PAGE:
“Suppliers were sharing their lessons learned on how they were able to find solutions,” said Shilpan Amin, vice president of purchasing and supply chain at General Motors. GM’s suppliers allowed the automaker to share their operating ideas with other suppliers.

“It was this collective effort,” he said.

“We knew we needed everyone’s success to earn our own success. One kink in the supply chain would stop everyone’s production.”

That was the fear as North America’s industry stopped in its tracks in March. Halted vehicle production meant no parts production. No parts meant no revenue coming in, even though overhead costs, worker paychecks and material bills still drained away supplier cash.

Four months later, the industry is not out of the woods.

Dietmar Ostermann, U.S. automotive advisory leader with PwC, who was in the forefront of sounding the alarm of the financial emergency when the industry first stopped, says many suppliers are still reeling from the crisis — at least on their books. The industry still needs $20 billion in liquidity to stave off larger issues in the supply chain, Ostermann said. He estimates that more than 30 suppliers in North America are distressed, or in the financial “danger zone.” In Europe, more than 40 are distressed, and in Asia, the number tops 150, Ostermann reported this month during the virtual Center for Automotive Research Management Briefing Seminars.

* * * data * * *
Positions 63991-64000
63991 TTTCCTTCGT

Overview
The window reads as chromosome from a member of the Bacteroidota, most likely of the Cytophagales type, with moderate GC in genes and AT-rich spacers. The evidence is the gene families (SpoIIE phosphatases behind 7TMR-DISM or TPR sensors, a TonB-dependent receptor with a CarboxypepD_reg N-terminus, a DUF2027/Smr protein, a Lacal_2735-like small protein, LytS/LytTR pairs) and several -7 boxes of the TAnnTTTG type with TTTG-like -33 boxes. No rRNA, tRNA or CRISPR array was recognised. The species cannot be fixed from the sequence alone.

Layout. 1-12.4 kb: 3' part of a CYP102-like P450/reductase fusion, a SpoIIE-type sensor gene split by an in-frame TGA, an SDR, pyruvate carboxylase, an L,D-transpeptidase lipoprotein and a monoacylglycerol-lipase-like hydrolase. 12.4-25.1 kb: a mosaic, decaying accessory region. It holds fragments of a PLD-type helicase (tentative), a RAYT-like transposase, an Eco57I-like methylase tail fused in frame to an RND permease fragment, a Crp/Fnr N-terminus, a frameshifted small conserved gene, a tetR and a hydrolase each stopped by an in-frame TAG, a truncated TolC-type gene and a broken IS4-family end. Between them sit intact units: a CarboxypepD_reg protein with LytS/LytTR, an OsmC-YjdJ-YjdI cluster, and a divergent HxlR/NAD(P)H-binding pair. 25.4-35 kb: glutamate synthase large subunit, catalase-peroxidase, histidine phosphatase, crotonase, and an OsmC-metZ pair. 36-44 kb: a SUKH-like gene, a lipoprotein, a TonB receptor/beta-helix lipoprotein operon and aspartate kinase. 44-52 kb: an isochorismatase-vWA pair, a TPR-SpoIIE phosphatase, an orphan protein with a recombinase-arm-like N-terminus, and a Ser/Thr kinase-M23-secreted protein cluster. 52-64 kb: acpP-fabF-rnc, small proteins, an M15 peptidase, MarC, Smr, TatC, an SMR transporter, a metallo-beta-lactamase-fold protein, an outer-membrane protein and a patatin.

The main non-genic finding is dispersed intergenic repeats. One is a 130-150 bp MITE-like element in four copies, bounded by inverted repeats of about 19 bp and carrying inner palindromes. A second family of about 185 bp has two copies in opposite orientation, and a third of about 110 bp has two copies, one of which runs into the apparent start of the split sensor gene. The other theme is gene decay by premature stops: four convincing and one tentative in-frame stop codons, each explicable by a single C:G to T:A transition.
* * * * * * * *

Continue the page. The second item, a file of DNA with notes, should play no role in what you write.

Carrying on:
Widespread capital issues aside, the industry is largely back to “business as usual,” said Don Walker, CEO of Magna International, North America’s largest parts company.

Suppliers communicated and collaborated to work through the emergency, Walker said, and he acknowledged the efforts were unusual.

But something completely unrelated may have made it possible for big suppliers to communicate freely when the crisis hit, Walker said: the U.S.-Canada-Mexico trade agreement negotiations that were churning as 2020 began.

Industrywide discussions were proving fruitful in getting disparate manufacturers onto the same page on the trade talks.

“When the virus first hit,” Walker told Automotive News last week, “because of the communication of the renegotiation of NAFTA, a lot of people very quickly decided we should get together and start having conversations about ‘what should the industry do?’

“Up until the discussions about NAFTA, and most recently, the virus, it was very difficult to get people on the same page and in the same room talking.”

In late April, after Lear Corp. prepared a full, detailed playbook on how it would have to change and operate if it wanted to get its employees back to work safely, CEO Ray Scott ordered the document published in the public domain to let every other manufacturer freely use it.